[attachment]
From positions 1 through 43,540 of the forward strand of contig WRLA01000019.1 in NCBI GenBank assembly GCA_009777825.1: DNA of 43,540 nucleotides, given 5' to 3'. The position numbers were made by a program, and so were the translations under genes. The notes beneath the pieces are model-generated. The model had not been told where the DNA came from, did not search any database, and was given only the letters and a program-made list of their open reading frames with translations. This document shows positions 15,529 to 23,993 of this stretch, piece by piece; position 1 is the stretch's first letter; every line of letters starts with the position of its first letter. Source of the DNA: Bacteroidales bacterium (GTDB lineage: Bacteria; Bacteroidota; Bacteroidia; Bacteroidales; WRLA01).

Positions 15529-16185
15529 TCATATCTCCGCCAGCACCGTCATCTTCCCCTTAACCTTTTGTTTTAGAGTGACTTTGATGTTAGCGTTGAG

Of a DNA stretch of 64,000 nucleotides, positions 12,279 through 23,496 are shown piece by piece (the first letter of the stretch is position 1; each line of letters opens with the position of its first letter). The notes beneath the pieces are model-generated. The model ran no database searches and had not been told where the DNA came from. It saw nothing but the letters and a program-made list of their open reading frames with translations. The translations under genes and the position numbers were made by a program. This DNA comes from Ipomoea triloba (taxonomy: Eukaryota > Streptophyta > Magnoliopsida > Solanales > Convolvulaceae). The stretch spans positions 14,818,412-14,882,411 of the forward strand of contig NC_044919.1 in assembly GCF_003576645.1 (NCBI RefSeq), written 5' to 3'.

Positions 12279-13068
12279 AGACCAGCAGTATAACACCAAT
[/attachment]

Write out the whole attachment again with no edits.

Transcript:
From positions 1 through 43,540 of the forward strand of contig WRLA01000019.1 in NCBI GenBank assembly GCA_009777825.1: DNA of 43,540 nucleotides, given 5' to 3'. The position numbers were made by a program, and so were the translations under genes. The notes beneath the pieces are model-generated. The model had not been told where the DNA came from, did not search any database, and was given only the letters and a program-made list of their open reading frames with translations. This document shows positions 15,529 to 23,993 of this stretch, piece by piece; position 1 is the stretch's first letter; every line of letters starts with the position of its first letter. Source of the DNA: Bacteroidales bacterium (GTDB lineage: Bacteria; Bacteroidota; Bacteroidia; Bacteroidales; WRLA01).

Positions 15529-16185
15529 TCATATCTCCGCCAGCACCGTCATCTTCCCCTTAACCTTTTGTTTTAGAGTGACTTTGATGTTAGCGTTGAG

Of a DNA stretch of 64,000 nucleotides, positions 12,279 through 23,496 are shown piece by piece (the first letter of the stretch is position 1; each line of letters opens with the position of its first letter). The notes beneath the pieces are model-generated. The model ran no database searches and had not been told where the DNA came from. It saw nothing but the letters and a program-made list of their open reading frames with translations. The translations under genes and the position numbers were made by a program. This DNA comes from Ipomoea triloba (taxonomy: Eukaryota > Streptophyta > Magnoliopsida > Solanales > Convolvulaceae). The stretch spans positions 14,818,412-14,882,411 of the forward strand of contig NC_044919.1 in assembly GCF_003576645.1 (NCBI RefSeq), written 5' to 3'.

Positions 12279-13068
12279 AGACCAGCAGTATAACACCAAT